Friday, October 28
Cygnus is still high in the west after dark, but the Swan is sinking toward the horizon as the hours pass. So, early this evening, whip out your binoculars or a small scope to view the large, loose open cluster M39, which sits in the northeastern region of the constellation about 9° (one and a half binocular fields) east-northeast from Deneb, the bright star marking the Swan’s tail.
Astronomy columnist Phil Harrington describes M39 through binoculars as “a tiny, triangular grouping of about two-dozen faint points.” If you can see it in a dark sky, he adds, the cluster appears “suspended in front of a blanket of faint stardust.” The young open cluster is between 200 million and 300 million years old; it spans some 32′ on the sky and glows at magnitude 4.6. In is a relatively small group, containing about 30 stars spread across about 7 light-years.
Because this cluster is so loose, you’ll want to stick to lower magnifications, as bumping up the power will chip away at its splendor.
Sunrise: 7:25 A.M.
Sunset: 6:02 P.M.
Moonrise: 11:13 A.M.
Moonset: 8:18 P.M.
Moon Phase: Waxing crescent (13%)
*Times for sunrise, sunset, moonrise, and moonset are given in local time from 40° N 90° W. The Moon’s illumination is given at 12 P.M. local time from the same location.
Saturday, October 29
The Moon reaches perigee, the closest point to Earth in its orbit around our planet, at 10:36 A.M. EDT. At that time, our satellite will sit 228,845 miles (368,290 kilometers) away.
Today is National Cat Day, so let’s spend the night with a celestial cat: Lynx. For many in the Northern Hemisphere, this constellation doesn’t get very high and may not ever fully clear the horizon. Fortunately, our target is in the portion of Lynx that’s above the horizon all night for the majority of U.S. observers.
We’re looking for the double star 19 Lyncis, which sits some 10.5° southwest of 3rd-magnitude Muscida, the nose of Ursa Major the Great Bear. The two stars in 19 Lyn sit nearly 15″ apart, making them easy to split through any telescope — and easy to enjoy, even for beginners or those with smaller instruments. They also make for a stunning pairing: One brighter, magnitude 5.6 star glowing bright yellow, beside a magnitude 6.5 star that shines a soft blue. Enjoy them together all evening long, though if you have buildings or light pollution on your northern horizon, waiting until later is better, as Lynx will rise higher and give you a clearer view.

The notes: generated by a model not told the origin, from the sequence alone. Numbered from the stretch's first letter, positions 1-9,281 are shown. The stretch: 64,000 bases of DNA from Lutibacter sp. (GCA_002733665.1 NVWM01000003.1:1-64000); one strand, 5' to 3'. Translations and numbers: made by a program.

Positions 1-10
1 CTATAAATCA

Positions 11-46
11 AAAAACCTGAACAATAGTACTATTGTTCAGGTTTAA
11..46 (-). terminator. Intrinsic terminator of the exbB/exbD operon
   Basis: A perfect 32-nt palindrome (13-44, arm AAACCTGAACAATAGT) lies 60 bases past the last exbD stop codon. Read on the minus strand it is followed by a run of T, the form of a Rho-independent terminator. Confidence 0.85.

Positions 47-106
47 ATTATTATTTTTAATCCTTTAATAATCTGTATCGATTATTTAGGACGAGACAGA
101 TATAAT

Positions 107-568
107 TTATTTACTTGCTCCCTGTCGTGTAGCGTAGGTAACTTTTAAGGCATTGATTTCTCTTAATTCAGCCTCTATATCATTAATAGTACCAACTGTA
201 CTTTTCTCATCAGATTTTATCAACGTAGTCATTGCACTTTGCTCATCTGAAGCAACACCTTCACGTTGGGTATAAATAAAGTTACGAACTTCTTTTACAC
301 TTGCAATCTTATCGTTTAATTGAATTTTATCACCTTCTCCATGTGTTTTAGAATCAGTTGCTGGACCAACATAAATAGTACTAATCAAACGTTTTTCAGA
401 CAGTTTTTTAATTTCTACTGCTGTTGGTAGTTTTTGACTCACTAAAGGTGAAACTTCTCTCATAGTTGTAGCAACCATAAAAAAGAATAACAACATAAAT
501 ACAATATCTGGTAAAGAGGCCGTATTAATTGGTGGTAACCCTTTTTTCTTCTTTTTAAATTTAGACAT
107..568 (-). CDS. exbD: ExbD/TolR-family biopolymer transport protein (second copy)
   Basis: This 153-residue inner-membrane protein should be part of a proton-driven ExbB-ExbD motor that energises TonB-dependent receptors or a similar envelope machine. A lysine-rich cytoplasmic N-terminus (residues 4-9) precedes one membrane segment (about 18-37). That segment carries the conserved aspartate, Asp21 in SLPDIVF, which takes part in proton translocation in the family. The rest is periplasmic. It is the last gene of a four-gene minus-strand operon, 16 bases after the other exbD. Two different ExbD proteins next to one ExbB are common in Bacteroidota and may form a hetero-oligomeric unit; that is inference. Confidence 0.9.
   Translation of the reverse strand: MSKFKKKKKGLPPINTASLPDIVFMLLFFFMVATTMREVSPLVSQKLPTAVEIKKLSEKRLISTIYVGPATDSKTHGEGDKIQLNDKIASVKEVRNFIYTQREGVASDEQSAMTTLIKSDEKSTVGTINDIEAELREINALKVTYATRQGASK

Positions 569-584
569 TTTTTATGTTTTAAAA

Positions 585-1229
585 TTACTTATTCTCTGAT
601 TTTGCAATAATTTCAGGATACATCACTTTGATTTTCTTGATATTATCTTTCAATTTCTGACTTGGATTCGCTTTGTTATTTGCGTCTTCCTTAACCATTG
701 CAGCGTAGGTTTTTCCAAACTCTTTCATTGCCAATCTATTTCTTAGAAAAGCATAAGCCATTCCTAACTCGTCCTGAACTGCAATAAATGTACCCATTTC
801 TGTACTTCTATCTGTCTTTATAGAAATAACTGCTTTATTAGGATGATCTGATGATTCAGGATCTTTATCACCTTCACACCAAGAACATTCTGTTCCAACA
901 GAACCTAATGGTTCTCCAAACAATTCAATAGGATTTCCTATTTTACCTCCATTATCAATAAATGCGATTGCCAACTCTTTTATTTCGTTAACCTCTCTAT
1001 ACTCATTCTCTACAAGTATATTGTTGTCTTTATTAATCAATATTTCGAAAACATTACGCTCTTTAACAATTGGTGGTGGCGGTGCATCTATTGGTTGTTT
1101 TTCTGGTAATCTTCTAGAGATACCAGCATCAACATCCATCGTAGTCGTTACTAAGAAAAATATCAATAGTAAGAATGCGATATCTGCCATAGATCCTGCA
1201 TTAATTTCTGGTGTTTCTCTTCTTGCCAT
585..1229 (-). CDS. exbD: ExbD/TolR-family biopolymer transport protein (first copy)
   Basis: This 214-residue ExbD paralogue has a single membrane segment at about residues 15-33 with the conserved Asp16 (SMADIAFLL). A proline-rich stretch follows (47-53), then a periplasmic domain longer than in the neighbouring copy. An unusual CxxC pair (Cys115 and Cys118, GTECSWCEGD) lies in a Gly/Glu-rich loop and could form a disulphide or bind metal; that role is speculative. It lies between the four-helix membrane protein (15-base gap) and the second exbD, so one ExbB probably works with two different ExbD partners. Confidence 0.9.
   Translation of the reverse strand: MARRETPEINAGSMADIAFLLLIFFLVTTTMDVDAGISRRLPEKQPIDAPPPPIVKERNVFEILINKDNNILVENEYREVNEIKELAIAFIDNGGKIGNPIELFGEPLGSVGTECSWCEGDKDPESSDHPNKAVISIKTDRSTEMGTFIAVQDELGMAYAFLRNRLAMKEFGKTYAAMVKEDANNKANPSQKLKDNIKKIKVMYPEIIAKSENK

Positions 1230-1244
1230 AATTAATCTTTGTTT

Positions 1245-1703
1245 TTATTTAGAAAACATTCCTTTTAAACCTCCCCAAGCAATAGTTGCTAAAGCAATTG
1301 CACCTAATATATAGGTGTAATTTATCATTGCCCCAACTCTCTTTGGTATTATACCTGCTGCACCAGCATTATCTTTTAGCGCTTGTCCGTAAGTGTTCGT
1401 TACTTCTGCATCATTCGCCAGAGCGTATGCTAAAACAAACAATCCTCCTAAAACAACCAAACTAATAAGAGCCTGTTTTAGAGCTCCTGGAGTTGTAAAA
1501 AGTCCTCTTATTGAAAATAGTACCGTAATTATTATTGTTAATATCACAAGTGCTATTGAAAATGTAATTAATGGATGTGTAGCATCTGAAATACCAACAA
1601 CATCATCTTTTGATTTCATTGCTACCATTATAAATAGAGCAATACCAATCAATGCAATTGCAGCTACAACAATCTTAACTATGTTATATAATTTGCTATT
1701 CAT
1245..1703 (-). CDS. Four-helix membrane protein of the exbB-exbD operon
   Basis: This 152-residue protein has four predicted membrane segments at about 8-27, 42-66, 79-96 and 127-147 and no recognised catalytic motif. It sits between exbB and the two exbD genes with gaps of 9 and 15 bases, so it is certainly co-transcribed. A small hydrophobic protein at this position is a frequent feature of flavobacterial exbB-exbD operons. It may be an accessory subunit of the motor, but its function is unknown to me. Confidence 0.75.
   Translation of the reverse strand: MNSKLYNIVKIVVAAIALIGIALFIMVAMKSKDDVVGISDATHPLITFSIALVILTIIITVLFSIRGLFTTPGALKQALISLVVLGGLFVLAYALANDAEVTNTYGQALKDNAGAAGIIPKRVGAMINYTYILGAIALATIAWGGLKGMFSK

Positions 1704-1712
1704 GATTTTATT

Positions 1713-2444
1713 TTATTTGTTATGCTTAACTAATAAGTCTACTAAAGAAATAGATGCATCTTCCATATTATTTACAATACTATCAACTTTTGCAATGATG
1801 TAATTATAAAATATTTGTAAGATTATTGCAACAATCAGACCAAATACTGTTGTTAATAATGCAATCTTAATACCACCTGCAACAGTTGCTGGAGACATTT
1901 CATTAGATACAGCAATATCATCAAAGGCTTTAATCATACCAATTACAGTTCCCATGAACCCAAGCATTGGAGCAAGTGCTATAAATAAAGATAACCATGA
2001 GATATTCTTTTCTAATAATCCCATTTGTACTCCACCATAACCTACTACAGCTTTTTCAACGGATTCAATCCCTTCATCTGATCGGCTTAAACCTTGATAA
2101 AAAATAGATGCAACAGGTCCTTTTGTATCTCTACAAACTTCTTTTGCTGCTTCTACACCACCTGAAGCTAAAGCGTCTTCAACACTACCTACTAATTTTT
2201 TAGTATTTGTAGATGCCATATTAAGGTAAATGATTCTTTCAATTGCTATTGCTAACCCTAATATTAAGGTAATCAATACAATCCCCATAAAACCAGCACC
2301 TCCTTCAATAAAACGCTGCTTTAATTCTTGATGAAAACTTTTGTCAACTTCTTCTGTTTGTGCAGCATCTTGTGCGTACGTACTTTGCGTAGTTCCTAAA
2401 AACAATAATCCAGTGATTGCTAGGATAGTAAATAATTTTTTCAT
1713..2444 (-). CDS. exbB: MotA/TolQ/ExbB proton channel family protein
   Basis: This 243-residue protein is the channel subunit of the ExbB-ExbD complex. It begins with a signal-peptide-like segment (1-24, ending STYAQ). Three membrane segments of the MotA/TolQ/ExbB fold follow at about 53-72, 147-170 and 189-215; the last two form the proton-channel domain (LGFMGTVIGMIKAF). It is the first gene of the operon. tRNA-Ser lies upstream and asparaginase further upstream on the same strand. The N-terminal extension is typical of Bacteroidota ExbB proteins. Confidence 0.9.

More experienced observers with larger instruments can go for a bonus once the Moon sets: The galaxy cluster Abell 576 is a short 0.5° hop north-northwest of 19 Lyn.
Sunrise: 7:26 A.M.
Sunset: 6:01 P.M.
Moonrise: 12:23 P.M.
Moonset: 9:17 P.M.
Moon Phase: Waxing crescent (22%)
Sunday, October 30
Mars stands stationary against the background stars of Taurus at 7 A.M. EDT. Because it’s nearing opposition, Mars is visible during most of the time it’s dark overnight. You can opt to catch the Red Planet either in the hours before dawn if you’re an early riser, or after it clears the horizon by 9 P.M. local time if you’re a night owl.
Today, the Red Planet sits 2.7° north of 3rd-magnitude Alheka (Zeta [ζ] Tauri), which marks one of the Bull’s two horns. Through a telescope, the planet now appears 15″ across and is 93 percent lit, growing larger and brighter as we near its early December opposition date. If you’re familiar with — or ready to try out — high-speed video capture through your telescope, Mars is an excellent target. Around local midnight in the Midwest, the dark patch of Mare Sirenum is most prominent in the hemisphere facing Earth.
Sunrise: 7:27 A.M.
Sunset: 6:00 P.M.
Moonrise: 1:24 P.M.
Moonset: 10:25 P.M.
Moon Phase: Waxing crescent (32%)
Monday, October 31
Happy Halloween! Today, let’s enjoy a ghostly phantom in the sky — the Phantom Galaxy, that is.
Also cataloged as M74, this nearly face-on, grand design spiral is a sight to behold… if you can see it. It’s called the Phantom Galaxy because its large size — 11′ — spreads out its 9th-magnitude glow, giving it a low overall surface brightness and rendering it difficult to detect in light-polluted skies. That means your best chances of viewing it come either a few hours before dawn or late this evening, when there is no Moon in the sky. Opt for an extra-dark, spooky (but safe!) viewing location to up your chances, as well as a larger scope.
M74 is located in Pisces the Fish. It sits just less than 1.5° east-northeast of magnitude 3.6 Eta (η) Piscium. Also in Pisces right now is Jupiter — and the mighty gas giant is much easier to spot. Glowing at magnitude –2.8, the solar system’s biggest planet is easily visible with the naked eye. Through your telescope, it will stretch a whopping 48″ and shows off both atmospheric features and its large Galilean moons. Depending on when you look, you may see only a few of the four moons, or catch a transit as one of the satellites or its shadow crosses the face of Jupiter. The planet is located on the other side of Pisces from M74, about 9° east-southeast of the Circlet asterism.